The Court’s reasoning to support its grant of the motion to stay was buttressed by its observation that: "If I refuse to stay the Delaware Action, it seems quite possible that overlapping litigation will proceed on two fronts."

In its concluding rationale, the Court explained that the policy animating the McWane doctrine also applies to "a single party filing two or more actions in diverse forums and thereby forcing the nonfiling party to expand its efforts significantly."

Court Rejects Argument that Fraud Claims Are Waivable by Agreement

As an aside to its analysis, the Court also addressed a important issue that has broad application in many cases. The plaintiff in this Delaware case asserted that a waiver that the defendant in the Delaware case signed would prevent him from raising defenses to a certain agreement. However, the Court would not agree that Delaware law prevents an intentional fraud defense to enforcement of an agreement, relying on Abry Partners V, L.P v. F & W Acq. LLC, 891 A.2d 1032, 1035 (Del Ch. 2006). The Court quoted from Abry, a case that involved two sophisticated parties arguing over a stock purchase agreement, and which addressed whether public policy would allow enforcement of a provision that limited liability for misrepresentation of fact:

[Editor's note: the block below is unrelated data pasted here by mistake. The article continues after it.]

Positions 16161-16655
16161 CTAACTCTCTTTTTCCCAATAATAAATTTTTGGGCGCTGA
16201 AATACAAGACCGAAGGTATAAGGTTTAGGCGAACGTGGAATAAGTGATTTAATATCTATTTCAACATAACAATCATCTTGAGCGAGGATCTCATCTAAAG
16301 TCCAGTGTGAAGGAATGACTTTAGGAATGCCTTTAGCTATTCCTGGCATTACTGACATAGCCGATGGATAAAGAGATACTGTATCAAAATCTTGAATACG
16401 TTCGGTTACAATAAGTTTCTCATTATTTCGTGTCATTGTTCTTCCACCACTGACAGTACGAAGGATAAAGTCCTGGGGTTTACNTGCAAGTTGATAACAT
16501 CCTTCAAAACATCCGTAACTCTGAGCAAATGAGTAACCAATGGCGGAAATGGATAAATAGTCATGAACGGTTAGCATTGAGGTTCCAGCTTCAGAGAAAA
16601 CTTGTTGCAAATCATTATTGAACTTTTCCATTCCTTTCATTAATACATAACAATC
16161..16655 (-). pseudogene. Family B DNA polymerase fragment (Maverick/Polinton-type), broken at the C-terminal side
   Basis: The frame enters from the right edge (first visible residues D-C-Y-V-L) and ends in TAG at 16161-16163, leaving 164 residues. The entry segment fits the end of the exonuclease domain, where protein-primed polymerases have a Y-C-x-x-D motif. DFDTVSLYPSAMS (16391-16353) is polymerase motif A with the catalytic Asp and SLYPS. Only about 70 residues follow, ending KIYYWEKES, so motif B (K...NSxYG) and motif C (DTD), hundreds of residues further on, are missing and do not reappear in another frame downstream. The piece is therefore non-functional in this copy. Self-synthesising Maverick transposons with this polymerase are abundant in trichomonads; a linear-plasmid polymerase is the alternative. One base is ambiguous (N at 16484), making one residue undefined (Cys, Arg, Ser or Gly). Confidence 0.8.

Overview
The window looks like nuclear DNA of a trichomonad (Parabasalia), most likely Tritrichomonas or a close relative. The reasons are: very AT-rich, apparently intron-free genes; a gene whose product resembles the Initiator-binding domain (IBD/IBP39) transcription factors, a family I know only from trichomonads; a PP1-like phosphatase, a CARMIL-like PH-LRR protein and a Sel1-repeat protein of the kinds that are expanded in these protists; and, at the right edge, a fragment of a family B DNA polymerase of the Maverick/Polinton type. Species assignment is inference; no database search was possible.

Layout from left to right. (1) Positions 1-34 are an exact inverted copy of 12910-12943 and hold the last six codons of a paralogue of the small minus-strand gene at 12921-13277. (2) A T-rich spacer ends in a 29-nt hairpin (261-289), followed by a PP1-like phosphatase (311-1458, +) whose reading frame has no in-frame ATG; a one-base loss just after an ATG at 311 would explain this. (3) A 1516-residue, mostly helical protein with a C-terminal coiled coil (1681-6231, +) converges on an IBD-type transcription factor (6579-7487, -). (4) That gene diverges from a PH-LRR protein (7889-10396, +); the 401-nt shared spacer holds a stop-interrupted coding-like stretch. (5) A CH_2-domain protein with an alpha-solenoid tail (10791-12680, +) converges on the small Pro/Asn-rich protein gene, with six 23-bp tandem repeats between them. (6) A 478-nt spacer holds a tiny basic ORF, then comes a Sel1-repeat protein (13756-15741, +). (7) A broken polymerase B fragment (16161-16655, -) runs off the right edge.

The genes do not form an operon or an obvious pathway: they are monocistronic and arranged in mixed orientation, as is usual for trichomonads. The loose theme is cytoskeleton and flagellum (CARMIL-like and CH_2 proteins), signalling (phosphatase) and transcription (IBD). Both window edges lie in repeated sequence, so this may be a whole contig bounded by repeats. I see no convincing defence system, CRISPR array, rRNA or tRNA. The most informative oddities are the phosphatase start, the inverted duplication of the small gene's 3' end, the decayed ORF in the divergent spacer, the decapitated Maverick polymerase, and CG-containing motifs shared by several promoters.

… when a seller intentionally misrepresents a fact embodied in a contract–that is, when a seller lies–public policy will not permit a contractual provision to limit the remedy of the buyer to a capped damage claim.



On a more macroeconomic level beyond the concerns of this case, it is also noteworthy to mention in passing that at least one corporate law scholar has suggested that Delaware Courts should consider refraining from addressing certain cases that arise in connection with the threat of increasing federal jurisdiction over corporate law–issues which are in no way raised in this case, but some of the legitimate procedural and policy reasons on which a Delaware court may rely for refraining to consider a case before it, are referenced in this case. See footnote 28 citing In Re Bear Stearns Cos. S’holder Litig., 2008 WL 959992 (Del. Ch. April 9, 2008). See generally Professor Edward Rock’s recent lecture, here, addressing the broader policy issues (not applicable to the facts of this case), regarding when it might be preferable for a Delaware court to refrain from hearing a case before it. Although the good professor referred in his recent presentation primarily to the federal government being an indispensable party (as a majority shareholder) under Rule 19, some of the reasons for abstaining in this opinion may be generally relevant to his conceptual discussion.